Kidnapped in Lebanon? I think not.

Ran HaCohen, July 29, 2006

Joshua Frank did an important job in bringing two competing stories about the Israeli soldiers kidnapped by Hizbollah: the main-stream story which says they were abducted on the Israeli side of the border, and the alternative claim that the soldiers were captured by Hizbollah on Lebanese soil. I am afraid, however, that this is one of these rare cases in which the main-stream (and Israeli) version is the credible one. Note that the Hizbollah itself, so it seems,  never claimed the alternative story was true: it’s not Israel’s words versus Hizbollah’s, but the general media versus unclear sources. Let me try to show why.

(1) As for the main-stream story, Frank writes: “Hezbollah attacked an Israeli border patrol station, killing six and taking two soldiers hostage. The incident happened on the Lebanese/Israel border in Israeli territory.”

-Not quite. The precise story is: Hezbollah attacked an Israeli border patrol station, killing three and taking two soldiers hostage. The incident happened on the Lebanese/Israel border in Israeli territory. Following the kidnap, an Israeli tank crossed the border into Lebanon and was destroyed, in which four soldiers were killed, bringing the number of casualties to seven. Some of the confusion seems to have been caused by these two separate events, which are sometimes conflated in the reports.

(2) As for the alternative story, Frank writes: “Israel sent a commando force into southern Lebanon and was subsequently attacked by Hezbollah near the village of Aitaa al-Chaab, well inside Lebanon’s southern territory. It was at this point that an Israeli tank was struck by Hezbollah fighters, which resulted in the capture of two Israeli soldiers and the death of six.”
-However, an Israeli tank of the kind used (Merkava) is normally manned by 4 soldiers, not by six or eight.

Now let’s check the sources for the alternative version, one by one:

(3) The AFP report: “According to the Lebanese police force, the two Israeli soldiers were captured in Lebanese territory.”

-But the same report contains yet another significant line: “Hezbollah did not specify the place of capture of the two soldiers”. Remember the actual organ in power in south Lebanon is Hizbollah, not the Lebanese police.

(4) The French news site www.VoltaireNet.org: “In a deliberated way, [Israel] sent a commando in the Lebanese back-country to Aitaa al-Chaab. It was attacked by Hezbollah, taking two prisoners.”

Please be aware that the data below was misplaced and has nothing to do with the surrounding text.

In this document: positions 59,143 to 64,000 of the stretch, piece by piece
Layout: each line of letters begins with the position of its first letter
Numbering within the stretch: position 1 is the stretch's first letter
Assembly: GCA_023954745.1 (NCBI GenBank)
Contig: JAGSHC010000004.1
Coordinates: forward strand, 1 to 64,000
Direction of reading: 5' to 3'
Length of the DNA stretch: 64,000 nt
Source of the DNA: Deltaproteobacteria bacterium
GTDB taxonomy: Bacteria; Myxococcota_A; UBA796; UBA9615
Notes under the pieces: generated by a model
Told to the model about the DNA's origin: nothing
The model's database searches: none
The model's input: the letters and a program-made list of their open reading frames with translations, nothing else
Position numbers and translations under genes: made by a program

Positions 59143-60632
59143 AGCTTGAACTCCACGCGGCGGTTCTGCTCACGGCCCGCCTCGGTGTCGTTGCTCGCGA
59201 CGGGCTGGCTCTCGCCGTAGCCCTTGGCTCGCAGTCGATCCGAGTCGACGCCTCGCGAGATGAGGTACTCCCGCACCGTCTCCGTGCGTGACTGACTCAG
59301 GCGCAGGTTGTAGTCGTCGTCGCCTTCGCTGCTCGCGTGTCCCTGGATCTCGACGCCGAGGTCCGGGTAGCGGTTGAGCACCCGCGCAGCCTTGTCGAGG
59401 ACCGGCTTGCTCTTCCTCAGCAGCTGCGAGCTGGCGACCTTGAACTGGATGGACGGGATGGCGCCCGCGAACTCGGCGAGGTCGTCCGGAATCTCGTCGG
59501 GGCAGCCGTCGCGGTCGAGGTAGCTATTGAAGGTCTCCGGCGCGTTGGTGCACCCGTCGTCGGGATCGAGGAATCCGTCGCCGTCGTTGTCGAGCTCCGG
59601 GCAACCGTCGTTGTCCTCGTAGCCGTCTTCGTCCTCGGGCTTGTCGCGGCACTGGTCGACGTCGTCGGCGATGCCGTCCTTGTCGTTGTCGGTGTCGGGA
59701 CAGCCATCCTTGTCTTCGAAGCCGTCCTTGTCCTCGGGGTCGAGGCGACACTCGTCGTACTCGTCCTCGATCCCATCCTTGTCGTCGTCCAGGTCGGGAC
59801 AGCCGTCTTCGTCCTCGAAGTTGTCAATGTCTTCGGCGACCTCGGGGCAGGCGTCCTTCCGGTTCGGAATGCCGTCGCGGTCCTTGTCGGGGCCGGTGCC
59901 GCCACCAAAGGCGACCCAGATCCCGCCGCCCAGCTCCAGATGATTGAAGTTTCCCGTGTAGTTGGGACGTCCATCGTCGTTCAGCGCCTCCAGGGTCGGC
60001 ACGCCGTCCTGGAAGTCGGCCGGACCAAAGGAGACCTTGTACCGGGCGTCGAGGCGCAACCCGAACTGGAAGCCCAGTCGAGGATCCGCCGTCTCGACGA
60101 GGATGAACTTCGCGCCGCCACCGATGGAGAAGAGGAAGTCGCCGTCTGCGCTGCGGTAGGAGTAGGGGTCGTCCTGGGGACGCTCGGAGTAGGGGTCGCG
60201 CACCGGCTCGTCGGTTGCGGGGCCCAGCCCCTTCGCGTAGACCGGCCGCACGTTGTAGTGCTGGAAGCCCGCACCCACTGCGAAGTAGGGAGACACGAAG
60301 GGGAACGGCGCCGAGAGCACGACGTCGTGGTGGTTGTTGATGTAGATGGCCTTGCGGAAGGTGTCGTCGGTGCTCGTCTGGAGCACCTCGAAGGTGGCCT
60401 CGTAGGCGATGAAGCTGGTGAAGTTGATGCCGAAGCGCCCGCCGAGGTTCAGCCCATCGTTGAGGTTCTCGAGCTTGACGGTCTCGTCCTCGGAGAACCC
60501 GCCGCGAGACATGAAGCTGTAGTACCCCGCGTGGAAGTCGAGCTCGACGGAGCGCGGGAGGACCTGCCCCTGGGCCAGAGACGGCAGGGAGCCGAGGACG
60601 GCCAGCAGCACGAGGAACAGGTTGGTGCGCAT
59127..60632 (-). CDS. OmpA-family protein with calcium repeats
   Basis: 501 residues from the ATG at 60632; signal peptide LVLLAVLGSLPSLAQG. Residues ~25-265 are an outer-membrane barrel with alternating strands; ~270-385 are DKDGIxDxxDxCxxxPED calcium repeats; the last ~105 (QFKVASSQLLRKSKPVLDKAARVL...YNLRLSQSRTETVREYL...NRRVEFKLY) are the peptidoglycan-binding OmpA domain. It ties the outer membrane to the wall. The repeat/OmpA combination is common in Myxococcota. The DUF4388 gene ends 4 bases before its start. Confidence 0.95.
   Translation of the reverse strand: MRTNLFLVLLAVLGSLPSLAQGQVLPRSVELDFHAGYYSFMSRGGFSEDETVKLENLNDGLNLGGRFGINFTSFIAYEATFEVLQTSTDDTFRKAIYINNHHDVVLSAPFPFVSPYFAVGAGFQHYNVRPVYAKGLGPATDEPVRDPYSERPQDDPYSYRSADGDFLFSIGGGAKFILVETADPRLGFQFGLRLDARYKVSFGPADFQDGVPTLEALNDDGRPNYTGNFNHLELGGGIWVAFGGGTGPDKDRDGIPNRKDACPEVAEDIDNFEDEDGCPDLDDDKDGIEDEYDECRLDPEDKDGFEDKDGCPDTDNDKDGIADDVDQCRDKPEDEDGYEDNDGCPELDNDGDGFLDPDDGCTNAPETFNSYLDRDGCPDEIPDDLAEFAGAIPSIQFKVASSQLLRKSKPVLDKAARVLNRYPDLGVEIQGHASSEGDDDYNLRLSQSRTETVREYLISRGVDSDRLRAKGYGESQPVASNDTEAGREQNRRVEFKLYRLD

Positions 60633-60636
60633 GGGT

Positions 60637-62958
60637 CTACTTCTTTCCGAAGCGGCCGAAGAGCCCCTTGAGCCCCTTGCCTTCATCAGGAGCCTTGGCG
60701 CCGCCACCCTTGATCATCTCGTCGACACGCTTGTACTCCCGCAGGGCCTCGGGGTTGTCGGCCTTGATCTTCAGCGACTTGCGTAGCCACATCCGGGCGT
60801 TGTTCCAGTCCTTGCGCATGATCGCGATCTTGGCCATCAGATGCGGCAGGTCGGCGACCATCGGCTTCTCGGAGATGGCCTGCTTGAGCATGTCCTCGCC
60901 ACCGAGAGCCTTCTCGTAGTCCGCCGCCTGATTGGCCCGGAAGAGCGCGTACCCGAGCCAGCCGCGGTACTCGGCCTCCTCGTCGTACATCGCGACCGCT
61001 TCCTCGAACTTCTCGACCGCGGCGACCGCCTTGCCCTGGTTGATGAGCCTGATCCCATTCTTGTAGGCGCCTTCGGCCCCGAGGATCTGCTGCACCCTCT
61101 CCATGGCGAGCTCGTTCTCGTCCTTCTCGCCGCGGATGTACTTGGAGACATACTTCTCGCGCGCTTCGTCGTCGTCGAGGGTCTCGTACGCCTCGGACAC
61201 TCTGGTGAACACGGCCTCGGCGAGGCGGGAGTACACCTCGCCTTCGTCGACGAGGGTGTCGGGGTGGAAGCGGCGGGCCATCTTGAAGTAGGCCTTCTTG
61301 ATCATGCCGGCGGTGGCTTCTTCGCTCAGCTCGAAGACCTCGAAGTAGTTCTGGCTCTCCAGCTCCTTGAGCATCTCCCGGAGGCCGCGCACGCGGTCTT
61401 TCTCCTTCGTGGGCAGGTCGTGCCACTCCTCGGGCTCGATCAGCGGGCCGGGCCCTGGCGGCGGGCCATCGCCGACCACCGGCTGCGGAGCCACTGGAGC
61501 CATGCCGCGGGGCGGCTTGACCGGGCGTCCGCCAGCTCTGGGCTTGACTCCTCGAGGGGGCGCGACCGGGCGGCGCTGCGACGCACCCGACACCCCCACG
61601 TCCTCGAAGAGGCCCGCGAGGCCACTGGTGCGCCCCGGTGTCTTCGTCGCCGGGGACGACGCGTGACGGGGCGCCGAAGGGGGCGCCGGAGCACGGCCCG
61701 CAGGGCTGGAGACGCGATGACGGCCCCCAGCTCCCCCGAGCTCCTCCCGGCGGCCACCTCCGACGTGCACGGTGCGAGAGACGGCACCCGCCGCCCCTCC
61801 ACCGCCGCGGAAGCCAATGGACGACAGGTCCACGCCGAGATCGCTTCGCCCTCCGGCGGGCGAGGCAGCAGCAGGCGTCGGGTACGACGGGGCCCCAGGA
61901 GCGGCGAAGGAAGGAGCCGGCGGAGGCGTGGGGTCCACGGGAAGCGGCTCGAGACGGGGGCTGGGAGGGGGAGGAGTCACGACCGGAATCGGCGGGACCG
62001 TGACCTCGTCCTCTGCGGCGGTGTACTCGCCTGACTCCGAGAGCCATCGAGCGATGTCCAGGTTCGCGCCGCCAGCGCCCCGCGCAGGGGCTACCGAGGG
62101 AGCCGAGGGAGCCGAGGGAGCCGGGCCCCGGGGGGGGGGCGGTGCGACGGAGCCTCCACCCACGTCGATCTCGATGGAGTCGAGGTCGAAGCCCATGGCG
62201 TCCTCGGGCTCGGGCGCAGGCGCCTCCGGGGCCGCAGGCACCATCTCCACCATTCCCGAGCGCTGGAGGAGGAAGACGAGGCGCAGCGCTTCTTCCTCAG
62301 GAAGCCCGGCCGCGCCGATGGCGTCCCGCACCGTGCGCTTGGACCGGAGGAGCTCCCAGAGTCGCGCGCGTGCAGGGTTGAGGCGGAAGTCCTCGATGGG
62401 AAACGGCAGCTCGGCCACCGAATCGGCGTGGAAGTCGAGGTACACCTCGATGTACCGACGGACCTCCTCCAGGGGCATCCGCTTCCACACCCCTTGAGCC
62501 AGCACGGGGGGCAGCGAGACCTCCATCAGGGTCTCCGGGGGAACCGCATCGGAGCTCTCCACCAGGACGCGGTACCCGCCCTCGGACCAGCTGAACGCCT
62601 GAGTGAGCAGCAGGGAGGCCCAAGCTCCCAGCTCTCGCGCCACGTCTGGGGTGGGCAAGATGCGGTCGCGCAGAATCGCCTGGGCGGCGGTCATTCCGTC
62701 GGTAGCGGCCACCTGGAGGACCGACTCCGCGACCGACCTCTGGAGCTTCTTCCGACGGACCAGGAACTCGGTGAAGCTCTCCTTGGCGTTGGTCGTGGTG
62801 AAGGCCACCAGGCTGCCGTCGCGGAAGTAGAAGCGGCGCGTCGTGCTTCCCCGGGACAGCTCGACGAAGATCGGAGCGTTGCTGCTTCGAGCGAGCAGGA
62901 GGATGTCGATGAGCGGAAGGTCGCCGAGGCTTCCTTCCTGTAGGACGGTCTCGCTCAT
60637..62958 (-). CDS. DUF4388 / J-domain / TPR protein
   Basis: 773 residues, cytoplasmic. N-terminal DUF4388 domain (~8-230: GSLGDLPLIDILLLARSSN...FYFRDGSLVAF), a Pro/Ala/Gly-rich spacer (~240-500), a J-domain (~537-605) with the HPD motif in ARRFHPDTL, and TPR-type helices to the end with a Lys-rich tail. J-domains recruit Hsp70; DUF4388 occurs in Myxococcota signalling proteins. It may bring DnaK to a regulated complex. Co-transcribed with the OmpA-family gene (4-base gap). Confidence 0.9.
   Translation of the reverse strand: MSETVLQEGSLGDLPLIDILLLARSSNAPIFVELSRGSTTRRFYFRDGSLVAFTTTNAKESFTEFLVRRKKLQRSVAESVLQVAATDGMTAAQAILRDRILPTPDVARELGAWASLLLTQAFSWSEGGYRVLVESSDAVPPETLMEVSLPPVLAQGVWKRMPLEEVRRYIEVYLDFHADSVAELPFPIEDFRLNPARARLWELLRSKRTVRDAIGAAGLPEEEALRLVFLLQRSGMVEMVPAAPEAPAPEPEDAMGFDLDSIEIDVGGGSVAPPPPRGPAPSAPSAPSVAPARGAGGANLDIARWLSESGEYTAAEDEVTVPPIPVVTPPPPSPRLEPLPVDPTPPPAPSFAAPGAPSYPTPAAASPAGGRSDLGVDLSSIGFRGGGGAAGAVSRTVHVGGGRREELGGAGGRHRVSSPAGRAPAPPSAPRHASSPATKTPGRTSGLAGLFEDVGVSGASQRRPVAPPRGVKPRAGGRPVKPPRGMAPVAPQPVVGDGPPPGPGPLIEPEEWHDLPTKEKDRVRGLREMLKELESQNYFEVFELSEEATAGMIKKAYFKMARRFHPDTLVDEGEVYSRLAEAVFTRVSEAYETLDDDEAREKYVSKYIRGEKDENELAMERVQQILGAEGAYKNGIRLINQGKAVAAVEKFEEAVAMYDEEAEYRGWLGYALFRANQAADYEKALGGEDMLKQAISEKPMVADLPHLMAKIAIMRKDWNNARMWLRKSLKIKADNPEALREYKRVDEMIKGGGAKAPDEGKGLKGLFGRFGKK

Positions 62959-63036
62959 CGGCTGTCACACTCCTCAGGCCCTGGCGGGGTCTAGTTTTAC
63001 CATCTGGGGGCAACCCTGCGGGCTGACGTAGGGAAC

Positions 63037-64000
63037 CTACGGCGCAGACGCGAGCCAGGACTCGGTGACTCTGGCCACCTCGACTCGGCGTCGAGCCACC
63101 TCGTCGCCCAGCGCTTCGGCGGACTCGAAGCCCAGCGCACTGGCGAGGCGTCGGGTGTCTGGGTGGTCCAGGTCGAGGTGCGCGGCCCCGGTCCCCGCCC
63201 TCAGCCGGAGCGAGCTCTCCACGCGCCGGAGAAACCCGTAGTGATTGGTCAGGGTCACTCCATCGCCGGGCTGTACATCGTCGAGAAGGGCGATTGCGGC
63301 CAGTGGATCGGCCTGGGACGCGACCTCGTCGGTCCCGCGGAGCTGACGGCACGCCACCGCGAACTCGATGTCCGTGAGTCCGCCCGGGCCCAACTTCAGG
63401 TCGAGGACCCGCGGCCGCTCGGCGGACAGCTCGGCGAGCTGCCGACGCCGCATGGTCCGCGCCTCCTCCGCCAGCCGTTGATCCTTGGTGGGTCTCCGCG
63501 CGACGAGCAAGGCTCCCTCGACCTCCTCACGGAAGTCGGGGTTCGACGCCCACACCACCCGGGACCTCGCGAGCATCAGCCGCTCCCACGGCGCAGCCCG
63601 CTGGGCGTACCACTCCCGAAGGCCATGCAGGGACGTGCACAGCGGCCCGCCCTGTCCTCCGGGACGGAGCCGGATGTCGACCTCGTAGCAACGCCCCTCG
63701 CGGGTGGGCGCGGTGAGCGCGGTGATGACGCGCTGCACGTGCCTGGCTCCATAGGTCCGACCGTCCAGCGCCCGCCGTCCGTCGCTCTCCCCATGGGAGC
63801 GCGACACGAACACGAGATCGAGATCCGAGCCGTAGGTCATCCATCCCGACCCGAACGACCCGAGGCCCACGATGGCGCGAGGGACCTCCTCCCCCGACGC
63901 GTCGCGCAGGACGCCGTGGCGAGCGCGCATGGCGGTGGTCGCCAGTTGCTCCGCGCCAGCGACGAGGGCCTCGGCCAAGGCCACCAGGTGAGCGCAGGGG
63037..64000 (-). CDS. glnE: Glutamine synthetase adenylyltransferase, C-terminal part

-However, this site says that this report is based not on its regular Middle-East reporter, but “grâce aux nombreux contacts dont il dispose sur place” – i.e., anonymous sources.
(5) The Associated Press reported that “The militant group Hezbollah captured two Israeli soldiers during clashes Wednesday across the border in southern Lebanon”.

-This ambiguous or rather contrdictory  formulation can clearly mean that the soldiers were captured across the border on Israeli soil; “southern Lebanon” may be used as a broad geographic term.

(6) The Hindustan Times writes: “The Lebanese Shi’ite Hezbollah movement announced on Wednesday that its guerrillas have captured two Israeli soldiers in southern Lebanon .[…] The Lebanese police said that the two soldiers were captured as they ‘infiltrated’ into the town of Aitaa al-Chaab inside the Lebanese border.”
-This could sound pretty good if the Hindustan Times was responsible for this item. But this is not the case. Hindustan Times has taken the item from the Indo-Asian News Service. The Indo-Asian News Service, in turn, has taken it from DPA, the German news agency. However, the DPA report in German, posted immedialy after the kidnap (even before the tank incident) said the two soldiers had been abducted, according to the Hizbollah announcement, „from the border area“ („aus dem Grenzgebiet“).

(7)  The last source quoted is “a report from The National Council of Arab Americans, based in Lebanon”. However, this “report” is no more than a blog message posted by an anonymous “Zeina”, who was seeking shelter somewhere in Lebanon and was clearly informed second-hand.

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     In short, there seems to be no real evidence for the so-called alternative story, especially not in view of the very extensive account and pictures released in Israel for the original version, i.e. that the two soldiers were abducted across the border just inside Israel.

Ran HaCohen

 




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